My first psilocybin experience is a great foundational marker here. I won’t open that Pandora’s Box descriptively at least – not in this vehicle – but point blank it was life-changing. Absolutely transcendental, enlightening, mystical, whatever you want to call it. Amongst countless numinous gems of glory I brought back with me, a loss of fear of death was amongst the most beautiful. Mystical experiences often include the sensation – just like NDE’s – of loss of body, identity, or what WEIRD cultures call “ego.” Ego-death is a common aspect of the psychedelic experience, as well. It involves and instigates the majority of good/bad trips; as the overwhelming creeping feeling of “This is it, I actually just killed myself by eating some fungus. Way to go me,” settles over you, the psychonaut has a choice: either succumb and surrender to this unknown force, or resist and be dragged along for the ride. Good trips are what follow the former, while bad trips follow the latter. If you are able to shed your ego in these rare moments, to give in and let go to the metaphysical maelstrom that beckons, you will be rewarded with indescribably unenglishably illuminating wisdom. You experience truth; the core, the source of All; you become God and soak in the divine acceptance that you are everything that has ever happened, and everything that has ever happened is a part of you, too. You become the Universe, and vice-versa. But then you realize it’s not a becoming, it’s just a groaking implicit recognition that you actually ARE the whole thing in cosmic expression. Again, I won’t get into wonderland here, but the point is you experience death during a true psychedelic trip. It acts as the filter for the prepared and the unprepared, for the psychically capable and the in-training. We can actually, with psychedelics, TRAIN people to prepare for death, and to overcome their anxiety towards it (http://www.nytimes.com/2012/04/22/magazine/how-psychedelic-drugs-can-help-patients-face-death.html?pagewanted=all&_r=1&).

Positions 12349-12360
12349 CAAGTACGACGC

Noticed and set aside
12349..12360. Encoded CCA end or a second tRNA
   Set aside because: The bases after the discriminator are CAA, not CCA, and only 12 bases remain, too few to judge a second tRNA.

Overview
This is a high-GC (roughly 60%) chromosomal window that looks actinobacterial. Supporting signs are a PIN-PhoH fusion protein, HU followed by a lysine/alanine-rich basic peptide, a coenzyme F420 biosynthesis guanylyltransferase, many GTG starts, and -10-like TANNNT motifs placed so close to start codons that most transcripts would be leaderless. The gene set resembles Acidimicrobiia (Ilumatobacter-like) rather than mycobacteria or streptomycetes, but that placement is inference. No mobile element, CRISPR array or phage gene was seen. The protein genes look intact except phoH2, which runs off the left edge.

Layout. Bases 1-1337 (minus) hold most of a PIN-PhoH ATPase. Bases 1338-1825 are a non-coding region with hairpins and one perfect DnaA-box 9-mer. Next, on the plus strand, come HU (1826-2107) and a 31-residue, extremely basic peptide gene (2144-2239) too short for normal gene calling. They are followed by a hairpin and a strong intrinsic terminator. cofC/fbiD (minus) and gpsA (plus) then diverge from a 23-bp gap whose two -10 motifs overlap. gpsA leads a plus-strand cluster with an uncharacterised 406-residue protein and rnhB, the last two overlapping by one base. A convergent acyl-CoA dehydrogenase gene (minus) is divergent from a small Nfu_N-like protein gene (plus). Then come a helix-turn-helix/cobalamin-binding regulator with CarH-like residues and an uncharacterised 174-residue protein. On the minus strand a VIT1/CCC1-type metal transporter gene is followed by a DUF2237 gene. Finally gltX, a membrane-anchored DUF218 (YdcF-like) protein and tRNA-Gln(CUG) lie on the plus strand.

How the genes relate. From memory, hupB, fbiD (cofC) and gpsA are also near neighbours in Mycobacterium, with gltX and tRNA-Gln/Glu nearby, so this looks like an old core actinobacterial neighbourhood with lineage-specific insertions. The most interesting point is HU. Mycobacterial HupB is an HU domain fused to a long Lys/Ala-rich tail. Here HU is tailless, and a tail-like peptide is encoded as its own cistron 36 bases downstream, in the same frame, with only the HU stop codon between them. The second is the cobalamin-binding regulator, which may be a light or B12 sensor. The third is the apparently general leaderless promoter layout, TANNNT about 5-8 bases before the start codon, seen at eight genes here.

These NDE’s tell us that death is not the gross, destructive, morose macabre spectacle WEIRD societies tells us it is. Reductionist materialist scientists have nothing to say on the matter anyways, so listening to their views on the subject is embarrassing. Ancient Egyptians, and historical mystics on the other hand, have countless tomes and rites of wisdom that encourage this discussion around death. They remind us that, as Buddhists, Hindus, Daoists and shamans have all attested for generations, death is to life what front is to back. One is not without the other, and the other cannot be without the one. So as the sun rises and sets, so too must your life have a glorious sunrise and a tranquil sunset. Death should be embraced as educational and sacred; as a transcendental return to what we all are, not as the dreary blackclad depression we take it as.